China remains top foreign investment destination
Foreign investment appetite remains but more certainty from clearer rules and
regulations willhelp businesses invest in opportunities arising from China's economic transition, said DennisNally, chairman of professional services group PriceWaterhouseCoopers International Ltd.
"When there are unclear issues out there, whether it is regulation, taxes or rule of law, businessesand investments will move to where there is more certainty," Nally said.
"The sooner the government can provide that kind of certainty and clarity to facilitate the transitionto the "New Normal", the sooner businesses will gain the confidence to make those kinds ofnecessary investments," he said. Despite concerns over the slowdown, Nally said there is still significant global interest to invest inChina because the attributes that gave rise to foreign direct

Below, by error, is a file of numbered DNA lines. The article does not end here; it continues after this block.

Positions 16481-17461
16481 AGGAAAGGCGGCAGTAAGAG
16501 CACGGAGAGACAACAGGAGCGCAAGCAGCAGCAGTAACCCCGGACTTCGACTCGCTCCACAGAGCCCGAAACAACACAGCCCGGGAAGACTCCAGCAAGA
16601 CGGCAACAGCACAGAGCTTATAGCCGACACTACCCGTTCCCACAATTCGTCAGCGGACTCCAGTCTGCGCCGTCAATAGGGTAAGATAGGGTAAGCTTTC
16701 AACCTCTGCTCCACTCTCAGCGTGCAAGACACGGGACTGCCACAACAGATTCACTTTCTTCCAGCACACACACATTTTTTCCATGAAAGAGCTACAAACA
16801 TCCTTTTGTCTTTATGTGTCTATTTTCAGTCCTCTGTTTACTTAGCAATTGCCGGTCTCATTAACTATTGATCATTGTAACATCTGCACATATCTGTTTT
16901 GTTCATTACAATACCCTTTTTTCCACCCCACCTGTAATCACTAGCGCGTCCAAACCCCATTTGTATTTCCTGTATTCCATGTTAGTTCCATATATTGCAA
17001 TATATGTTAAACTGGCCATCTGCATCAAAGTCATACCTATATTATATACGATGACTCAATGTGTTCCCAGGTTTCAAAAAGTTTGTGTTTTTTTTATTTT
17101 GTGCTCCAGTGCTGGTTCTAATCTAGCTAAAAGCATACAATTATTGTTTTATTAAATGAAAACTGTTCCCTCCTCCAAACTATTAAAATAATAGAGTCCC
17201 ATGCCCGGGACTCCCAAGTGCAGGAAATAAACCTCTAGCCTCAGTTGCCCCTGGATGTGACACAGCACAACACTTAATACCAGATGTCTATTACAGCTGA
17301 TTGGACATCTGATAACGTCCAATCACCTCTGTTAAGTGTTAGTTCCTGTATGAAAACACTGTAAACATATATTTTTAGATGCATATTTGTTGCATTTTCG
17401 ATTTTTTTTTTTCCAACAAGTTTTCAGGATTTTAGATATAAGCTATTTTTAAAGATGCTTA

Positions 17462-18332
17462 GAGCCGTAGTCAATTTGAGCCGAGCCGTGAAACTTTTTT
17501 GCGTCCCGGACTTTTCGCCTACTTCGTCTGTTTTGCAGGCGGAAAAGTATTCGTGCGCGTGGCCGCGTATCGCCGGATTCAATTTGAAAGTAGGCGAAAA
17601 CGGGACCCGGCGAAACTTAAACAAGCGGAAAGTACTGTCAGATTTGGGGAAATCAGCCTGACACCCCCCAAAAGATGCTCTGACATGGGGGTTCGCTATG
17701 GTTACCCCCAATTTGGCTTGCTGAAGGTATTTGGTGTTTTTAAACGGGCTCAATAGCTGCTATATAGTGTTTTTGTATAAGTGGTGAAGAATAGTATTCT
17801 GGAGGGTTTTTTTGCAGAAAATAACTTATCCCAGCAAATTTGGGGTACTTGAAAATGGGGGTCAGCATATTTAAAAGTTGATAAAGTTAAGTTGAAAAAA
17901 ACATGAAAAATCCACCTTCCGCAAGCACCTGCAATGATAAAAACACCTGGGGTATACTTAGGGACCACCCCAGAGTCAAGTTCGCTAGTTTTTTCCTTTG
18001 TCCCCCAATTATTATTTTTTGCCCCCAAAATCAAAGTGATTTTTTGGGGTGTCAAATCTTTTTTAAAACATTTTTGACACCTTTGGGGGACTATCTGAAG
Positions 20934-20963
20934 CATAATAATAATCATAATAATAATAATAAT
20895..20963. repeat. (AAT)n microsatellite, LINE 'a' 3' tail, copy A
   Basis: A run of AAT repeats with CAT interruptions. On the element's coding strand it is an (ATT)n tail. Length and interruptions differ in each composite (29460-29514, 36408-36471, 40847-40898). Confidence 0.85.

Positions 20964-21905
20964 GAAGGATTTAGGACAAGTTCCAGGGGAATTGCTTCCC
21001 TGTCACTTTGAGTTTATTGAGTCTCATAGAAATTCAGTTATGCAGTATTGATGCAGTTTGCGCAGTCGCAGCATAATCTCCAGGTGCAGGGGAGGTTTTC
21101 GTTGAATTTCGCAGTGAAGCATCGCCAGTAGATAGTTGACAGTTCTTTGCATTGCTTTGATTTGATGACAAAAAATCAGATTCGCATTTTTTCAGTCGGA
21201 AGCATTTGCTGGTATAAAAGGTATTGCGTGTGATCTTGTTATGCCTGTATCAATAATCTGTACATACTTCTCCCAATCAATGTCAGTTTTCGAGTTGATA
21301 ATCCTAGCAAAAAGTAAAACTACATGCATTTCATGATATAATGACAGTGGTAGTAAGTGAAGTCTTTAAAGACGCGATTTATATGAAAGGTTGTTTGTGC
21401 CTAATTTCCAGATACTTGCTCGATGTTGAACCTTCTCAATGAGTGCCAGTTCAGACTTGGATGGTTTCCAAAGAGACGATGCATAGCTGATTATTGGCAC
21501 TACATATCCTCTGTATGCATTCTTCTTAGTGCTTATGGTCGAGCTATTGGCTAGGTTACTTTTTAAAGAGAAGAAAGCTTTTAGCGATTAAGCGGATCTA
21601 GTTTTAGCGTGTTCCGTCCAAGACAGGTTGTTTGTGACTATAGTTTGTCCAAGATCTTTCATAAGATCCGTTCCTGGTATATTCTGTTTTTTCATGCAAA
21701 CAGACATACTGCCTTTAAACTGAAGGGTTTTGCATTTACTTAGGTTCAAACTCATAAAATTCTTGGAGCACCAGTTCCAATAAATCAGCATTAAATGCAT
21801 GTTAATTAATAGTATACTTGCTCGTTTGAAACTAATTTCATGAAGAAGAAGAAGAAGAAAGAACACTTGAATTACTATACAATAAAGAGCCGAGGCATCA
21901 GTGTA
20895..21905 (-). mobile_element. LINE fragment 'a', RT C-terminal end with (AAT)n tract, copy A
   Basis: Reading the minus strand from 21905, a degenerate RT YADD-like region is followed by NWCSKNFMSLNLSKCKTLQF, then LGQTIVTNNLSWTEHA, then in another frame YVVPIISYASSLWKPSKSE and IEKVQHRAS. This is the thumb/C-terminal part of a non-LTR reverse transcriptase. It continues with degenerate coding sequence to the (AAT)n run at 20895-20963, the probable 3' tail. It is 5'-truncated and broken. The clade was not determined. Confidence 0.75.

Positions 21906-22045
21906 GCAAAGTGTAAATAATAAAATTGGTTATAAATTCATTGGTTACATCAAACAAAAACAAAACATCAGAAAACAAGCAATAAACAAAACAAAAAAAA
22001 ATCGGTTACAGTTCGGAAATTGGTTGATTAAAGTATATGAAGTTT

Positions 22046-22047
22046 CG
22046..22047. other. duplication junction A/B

investment in the last several years,such as an emerging middle class, have not changed.
That sentiment is backed up by a PwC report released earlier this year. Although China lost its spot as CEOs' most important overseas growth market
to a resurgent USeconomy, the country remained second.
For PwC, China's transition, particularly towards more outbound activities, provides a lot ofoptimism for the firm's future growth.
"As companies transform themselves, they will look for our help and advice, whether it is inchallenges such as international acquisitions or developing their businesses abroad, which areall opportunities for us," said Nally. China's nonfinancial outward direct investment totaled $102.9 billion in 2014, up 14.1 percentfrom a year earlier.
Nally said that the government's long track record of managing the economy gives a lot of peopleconfidence that China will continue to grow at a healthy rate, which is crucial to the globaleconomy.
The Chinese economy's target growth of seven percent for 2015 will contribute to around onepercent of total global GDP growth this year, according to PwC estimates.